In conclusion, the clinical performance of the cf-nucleosome epitope combination is promising for detection of early stage of CRC and offers a potential non-invasive approach to CRC screening. Based on these encouraging results, we believe that further studies with larger numbers of patients should be performed to confirm and validate the usefulness of cf-nucleosome epigenetic biomarkers in polyps and CRC detection.



Arbitrary unit


Area under the curve


Carcinoembryonic antigen


Cell-free nucleosomes


Colorectal cancer


Deoxyribonucleic acid


Fecal immunochemical testing


Fecal occult blood testing


Streptavidin-horseradish peroxidase


Receiver operating characteristics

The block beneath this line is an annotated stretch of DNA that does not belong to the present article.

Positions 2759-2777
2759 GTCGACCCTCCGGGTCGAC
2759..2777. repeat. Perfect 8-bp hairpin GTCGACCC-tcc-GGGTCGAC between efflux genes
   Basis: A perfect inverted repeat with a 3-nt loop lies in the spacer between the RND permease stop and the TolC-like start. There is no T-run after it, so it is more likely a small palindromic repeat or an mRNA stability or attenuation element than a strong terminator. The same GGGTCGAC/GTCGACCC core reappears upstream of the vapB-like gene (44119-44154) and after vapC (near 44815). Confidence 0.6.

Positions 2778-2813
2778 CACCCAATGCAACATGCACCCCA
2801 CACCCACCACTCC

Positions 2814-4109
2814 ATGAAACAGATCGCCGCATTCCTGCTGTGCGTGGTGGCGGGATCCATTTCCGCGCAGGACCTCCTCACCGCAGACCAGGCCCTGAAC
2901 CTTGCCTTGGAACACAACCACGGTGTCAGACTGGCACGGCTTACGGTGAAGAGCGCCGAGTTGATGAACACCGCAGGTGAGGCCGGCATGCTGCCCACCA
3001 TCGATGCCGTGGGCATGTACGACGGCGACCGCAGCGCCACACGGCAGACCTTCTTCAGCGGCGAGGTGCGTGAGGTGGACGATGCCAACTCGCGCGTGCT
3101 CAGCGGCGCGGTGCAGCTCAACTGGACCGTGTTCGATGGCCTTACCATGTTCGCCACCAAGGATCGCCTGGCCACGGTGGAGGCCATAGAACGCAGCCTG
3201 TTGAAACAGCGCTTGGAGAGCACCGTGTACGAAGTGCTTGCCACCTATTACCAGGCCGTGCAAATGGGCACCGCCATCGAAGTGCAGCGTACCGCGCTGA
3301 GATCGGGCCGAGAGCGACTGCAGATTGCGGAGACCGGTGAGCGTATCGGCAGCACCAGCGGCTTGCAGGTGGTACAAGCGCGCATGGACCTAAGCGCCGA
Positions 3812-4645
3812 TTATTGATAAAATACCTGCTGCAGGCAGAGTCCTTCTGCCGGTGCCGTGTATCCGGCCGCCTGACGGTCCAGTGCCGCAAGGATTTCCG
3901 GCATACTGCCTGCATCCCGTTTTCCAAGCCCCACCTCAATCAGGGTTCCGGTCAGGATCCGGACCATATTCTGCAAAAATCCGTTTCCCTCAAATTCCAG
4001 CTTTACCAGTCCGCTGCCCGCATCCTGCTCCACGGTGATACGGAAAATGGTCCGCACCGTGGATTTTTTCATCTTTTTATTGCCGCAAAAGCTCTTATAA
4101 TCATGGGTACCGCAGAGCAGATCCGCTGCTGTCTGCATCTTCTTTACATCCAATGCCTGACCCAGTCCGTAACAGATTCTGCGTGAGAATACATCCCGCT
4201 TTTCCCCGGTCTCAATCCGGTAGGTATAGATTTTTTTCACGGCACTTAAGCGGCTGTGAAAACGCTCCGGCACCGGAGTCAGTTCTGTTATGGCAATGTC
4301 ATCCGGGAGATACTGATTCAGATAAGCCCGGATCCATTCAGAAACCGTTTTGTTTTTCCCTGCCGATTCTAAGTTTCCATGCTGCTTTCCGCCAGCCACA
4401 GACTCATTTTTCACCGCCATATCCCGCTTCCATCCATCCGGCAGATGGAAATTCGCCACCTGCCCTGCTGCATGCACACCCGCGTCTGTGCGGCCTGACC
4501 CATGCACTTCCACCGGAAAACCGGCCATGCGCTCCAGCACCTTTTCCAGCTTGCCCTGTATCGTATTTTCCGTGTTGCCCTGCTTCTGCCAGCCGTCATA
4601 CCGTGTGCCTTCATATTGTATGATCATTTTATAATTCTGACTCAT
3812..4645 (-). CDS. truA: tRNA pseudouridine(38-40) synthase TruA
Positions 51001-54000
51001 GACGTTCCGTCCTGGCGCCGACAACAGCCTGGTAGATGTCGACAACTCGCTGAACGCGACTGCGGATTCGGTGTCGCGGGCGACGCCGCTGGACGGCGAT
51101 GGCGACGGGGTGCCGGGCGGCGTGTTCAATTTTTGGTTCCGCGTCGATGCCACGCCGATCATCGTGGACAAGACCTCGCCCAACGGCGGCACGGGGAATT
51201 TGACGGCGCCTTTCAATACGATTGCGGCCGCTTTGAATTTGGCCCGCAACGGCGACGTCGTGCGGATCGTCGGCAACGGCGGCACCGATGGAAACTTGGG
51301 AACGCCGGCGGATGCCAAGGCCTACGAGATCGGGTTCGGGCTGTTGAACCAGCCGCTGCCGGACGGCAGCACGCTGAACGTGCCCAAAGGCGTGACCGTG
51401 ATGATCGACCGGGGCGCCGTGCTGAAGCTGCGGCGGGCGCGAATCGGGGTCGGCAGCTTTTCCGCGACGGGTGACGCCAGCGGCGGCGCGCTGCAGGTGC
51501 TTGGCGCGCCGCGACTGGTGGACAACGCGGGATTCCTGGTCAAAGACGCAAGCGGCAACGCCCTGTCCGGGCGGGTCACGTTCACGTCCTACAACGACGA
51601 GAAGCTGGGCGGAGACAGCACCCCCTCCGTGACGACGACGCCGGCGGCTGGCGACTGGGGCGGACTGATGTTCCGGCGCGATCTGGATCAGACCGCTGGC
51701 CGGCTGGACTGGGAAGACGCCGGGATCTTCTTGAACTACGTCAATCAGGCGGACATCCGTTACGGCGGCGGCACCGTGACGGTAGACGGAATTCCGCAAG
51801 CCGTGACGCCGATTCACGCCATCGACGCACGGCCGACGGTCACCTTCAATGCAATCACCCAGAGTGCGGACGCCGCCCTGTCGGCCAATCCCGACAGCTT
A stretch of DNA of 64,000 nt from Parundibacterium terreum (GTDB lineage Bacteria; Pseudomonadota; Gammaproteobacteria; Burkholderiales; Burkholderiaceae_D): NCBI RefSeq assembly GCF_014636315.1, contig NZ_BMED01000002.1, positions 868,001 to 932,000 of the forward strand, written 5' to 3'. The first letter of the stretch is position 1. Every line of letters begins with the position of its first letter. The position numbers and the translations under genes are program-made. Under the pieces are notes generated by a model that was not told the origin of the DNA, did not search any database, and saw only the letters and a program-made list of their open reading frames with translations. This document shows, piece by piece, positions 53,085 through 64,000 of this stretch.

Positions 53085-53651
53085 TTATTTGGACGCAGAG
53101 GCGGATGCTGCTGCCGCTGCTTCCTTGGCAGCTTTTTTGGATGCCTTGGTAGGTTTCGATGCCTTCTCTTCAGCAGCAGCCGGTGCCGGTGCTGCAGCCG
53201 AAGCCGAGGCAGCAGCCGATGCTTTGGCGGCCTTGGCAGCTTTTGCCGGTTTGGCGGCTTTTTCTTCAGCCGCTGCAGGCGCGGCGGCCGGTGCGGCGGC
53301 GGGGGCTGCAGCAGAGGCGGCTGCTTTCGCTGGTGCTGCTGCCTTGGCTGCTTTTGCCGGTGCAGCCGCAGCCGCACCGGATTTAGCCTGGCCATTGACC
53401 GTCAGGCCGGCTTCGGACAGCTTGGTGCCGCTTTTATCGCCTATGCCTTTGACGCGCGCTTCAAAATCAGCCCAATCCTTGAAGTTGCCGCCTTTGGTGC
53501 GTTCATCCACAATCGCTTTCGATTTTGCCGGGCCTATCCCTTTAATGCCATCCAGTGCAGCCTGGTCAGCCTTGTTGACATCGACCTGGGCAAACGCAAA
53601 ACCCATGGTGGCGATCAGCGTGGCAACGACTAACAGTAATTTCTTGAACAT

1. Ferlay J, Soerjomataram I, Dikshit R, et al. Cancer Incidence and mortality worldwide: sources, methods and major patterns in GLOBOCAN 2012. Int J Cancer. 2015;136(5):359–86.

    Article  Google Scholar 

  2. DeSantis CE, Chieh Lin C, Mariotto AB, et al. Cancer treatment and survivorship statistics, 2014. CA Cancer J Clin. 2014;64:252–71.

    Article  PubMed  Google Scholar 

  3. Hewitson P, Glasziou P, Watson E, Towler B, Irwig L. Cochrane systematic review of colorectal cancer screening using the fecal occult blood test (Hemoccult): an update. Am J Gastroenterol. 2008;103(6):1541–9.

    Article  PubMed  Google Scholar 

  4. Brenner H, Chang-Claude J, Jansen L, Knebel P, Stock C, Hoffmeister M. Reduced risk of colorectal cancer up to 10 years after screening, surveillance, or diagnostic colonoscopy. Gastroenterology. 2014;146(3):709–17.